OKCPS Superintendent Makes New Recommendations for Overcrowding

(Oklahoma City, OK) Oklahoma City Public School District Interim Superintendent Dave Lopez is providing new recommendations to address the overcrowding at schools in south Oklahoma City. The District held three community meetings to gather input on the District’s original plan to transport south Oklahoma City students to three north Oklahoma City schools.

“Our original plan was not well received by the community and we listened. We will not move forward with our original plan that included transporting students to schools with available space,” said Lopez.

The District’s leadership team spent time researching other long term and short term options to address the overpopulation at US Grant High School Capitol Hill High School. The recommendations presented to the OKCPS Board of Education include:

  • Purchase and install 20 portables at US Grant High School and 10 at Capitol Hill High School.  Bids have been received on costs of “traditional” portable classrooms; however the District will research the costs of purchasing “portable” classrooms that are FEMA rated to withstand tornadoes. 2007 bond issue funds can be used to purchase and install portable classrooms; it is not expected that the portable classrooms will be in ready for the start of school in August.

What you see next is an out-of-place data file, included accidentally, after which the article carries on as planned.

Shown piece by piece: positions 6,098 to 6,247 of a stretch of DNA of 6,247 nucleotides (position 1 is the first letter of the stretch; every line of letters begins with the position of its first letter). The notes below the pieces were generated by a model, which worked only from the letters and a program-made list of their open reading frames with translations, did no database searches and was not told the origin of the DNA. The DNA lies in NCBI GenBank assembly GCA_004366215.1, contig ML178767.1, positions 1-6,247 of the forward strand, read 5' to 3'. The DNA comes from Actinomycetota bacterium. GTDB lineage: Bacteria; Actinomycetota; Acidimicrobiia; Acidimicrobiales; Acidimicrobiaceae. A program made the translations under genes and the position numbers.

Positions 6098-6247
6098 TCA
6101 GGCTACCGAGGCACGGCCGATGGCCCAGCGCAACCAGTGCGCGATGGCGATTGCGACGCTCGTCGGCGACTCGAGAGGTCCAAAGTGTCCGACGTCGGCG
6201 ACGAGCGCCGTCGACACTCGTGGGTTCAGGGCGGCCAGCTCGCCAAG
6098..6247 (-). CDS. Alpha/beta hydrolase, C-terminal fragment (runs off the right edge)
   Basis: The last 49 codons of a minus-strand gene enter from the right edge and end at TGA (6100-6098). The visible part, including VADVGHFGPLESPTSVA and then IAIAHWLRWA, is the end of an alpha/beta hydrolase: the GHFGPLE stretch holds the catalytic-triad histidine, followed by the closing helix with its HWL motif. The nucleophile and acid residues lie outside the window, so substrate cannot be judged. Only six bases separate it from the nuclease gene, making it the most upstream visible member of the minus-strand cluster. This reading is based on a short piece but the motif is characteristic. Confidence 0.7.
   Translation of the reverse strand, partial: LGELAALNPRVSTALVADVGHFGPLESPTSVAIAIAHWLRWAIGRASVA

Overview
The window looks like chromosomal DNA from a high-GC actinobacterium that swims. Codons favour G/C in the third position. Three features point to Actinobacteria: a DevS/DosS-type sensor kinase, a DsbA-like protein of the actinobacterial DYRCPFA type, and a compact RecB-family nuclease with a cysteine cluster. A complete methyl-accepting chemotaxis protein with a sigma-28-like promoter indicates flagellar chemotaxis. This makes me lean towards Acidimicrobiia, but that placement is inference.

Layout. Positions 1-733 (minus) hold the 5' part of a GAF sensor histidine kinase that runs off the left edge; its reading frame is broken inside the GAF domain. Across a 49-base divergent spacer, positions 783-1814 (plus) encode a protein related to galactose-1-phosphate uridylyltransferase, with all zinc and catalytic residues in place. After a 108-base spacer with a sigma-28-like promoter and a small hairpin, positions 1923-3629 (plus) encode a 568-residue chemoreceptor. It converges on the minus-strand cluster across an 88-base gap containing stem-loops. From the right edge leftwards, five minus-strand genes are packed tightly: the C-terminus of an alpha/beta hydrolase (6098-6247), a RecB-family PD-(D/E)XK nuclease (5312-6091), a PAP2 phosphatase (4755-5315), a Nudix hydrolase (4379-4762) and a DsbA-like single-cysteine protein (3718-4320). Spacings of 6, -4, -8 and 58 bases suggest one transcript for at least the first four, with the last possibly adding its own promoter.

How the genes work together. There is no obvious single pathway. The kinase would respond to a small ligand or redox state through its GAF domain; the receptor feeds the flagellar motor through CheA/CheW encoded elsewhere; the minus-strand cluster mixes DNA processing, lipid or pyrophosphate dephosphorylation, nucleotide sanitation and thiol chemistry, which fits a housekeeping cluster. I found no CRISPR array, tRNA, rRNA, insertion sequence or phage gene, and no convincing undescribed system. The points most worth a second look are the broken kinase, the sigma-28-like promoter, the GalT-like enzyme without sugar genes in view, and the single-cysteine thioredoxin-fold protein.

• Issue a request to purchase (RFP) by May 30 for an architect to design permanent classroom additions for US Grant (24) and Capitol Hill (16). 2007 bond funds can be used for this purpose.
  • Issue an RFP by May 30 to demolish Columbus Elementary and to prep the site for a future elementary school.  Design of a new elementary school can be paid through the 2007 bond issue but construction would be paid by a future bond issue.
  • Determine sites by June 15 for construction of two new elementary schools and one new middle school in south Oklahoma City to be included in a future bond issue. 
  • Contract by May 30 with a professional realtor to lease or purchase commercial, church-owned and non-profit owned properties in South Oklahoma City that can be renovated for early childhood centers.
  • Continue discussions with City-County Health and City of OKC for joint development of community schools (elementary or Pre-K centers) at City-owned park lands in south Oklahoma City.
  • Continue discussions with Santa Fe South Schools to jointly develop facilities and/or properties owned by the charter school and for temporary use by OKCPS.

“The end result could include all or some of the proposed options. We want to do our due-diligence to address overcrowding in south Oklahoma City and respect the concerns our parents, students and many in the community have on this topic,” added Lopez.